U.S. Response: 
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Background: An Introduction to International Cultural Property Protection in the U.S.

I. Introduction  
IIA. The Convention on Cultural Property Implementation Act
IIB. Provisions of the Cultural Property Implementation Act  
III. Role of the United States Information Agency (USIA) 
IV. Role of Other U.S. Government Agencies 

IV. Role of Other U.S. Government Agencies 

A. The Department of the Treasury (U.S. Customs Service) 
The enforcement authority of the Cultural Property Implementation Act (hereinafter, the "Act") rests with the U.S. Customs Service which must implement the import restrictions that are authorized by Section 307 of the Act. The U.S. Customs Service gives public notice in the Federal Register of the designated list of restricted objects. 
B. The Department of State
The Department of State has been delegated the president's function to negotiate a bilateral or multilateral agreement under Section 303 of the Act. The Department must consult with USIA and the Department of the Treasury (U.S. Customs Service) in such negotiations. The decisions of USIA with respect to agreement authority, emergency action, and extensions of import restrictions, are made in consultation with the Department of State.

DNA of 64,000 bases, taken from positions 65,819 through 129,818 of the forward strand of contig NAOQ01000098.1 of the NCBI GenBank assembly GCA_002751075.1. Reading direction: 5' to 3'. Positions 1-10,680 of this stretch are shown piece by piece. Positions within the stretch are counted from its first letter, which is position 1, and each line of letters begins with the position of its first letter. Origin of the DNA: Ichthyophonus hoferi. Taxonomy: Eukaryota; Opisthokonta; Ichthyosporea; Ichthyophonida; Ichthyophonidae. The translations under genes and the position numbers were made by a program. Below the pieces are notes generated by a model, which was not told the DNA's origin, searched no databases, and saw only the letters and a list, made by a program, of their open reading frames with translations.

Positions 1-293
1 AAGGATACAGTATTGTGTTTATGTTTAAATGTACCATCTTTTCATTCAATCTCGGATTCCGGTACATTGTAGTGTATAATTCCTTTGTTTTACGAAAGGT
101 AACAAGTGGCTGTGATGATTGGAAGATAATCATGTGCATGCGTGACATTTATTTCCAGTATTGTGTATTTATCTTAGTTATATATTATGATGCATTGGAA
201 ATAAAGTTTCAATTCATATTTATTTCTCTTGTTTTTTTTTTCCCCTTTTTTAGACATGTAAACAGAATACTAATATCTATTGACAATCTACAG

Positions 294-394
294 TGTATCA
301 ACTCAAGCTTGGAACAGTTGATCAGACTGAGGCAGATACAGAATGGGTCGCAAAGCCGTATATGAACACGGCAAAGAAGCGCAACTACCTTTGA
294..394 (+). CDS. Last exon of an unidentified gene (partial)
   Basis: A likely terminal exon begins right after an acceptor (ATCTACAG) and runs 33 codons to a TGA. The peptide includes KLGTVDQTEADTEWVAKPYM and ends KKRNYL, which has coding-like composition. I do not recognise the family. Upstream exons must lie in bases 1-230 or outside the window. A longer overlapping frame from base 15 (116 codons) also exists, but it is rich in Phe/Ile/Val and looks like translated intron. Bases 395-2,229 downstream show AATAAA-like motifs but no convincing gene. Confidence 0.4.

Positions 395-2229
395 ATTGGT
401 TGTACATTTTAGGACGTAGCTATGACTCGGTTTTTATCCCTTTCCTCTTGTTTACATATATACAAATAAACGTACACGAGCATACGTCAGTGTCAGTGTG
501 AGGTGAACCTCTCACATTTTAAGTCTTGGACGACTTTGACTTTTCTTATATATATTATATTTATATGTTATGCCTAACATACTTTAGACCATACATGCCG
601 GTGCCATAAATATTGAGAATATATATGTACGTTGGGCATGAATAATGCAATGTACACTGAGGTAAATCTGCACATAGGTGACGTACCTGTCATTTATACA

C. The Department of the Interior
In U.S. territories or areas outside the jurisdiction of the U.S. Customs Service, import restrictions under the Act are enforced by the Department of the Interior. 

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Revised: November 10, 1998

Cultural Property Advisory Committee 


Review Process 

Frequently Asked Questions 

Glossary and Definitions 

On October 1, 1999, the Bureau of Educational and Cultural Affairs will become part of the
U.S. Department of State. Bureau webpages are being updated accordingly. Thank you for your patience.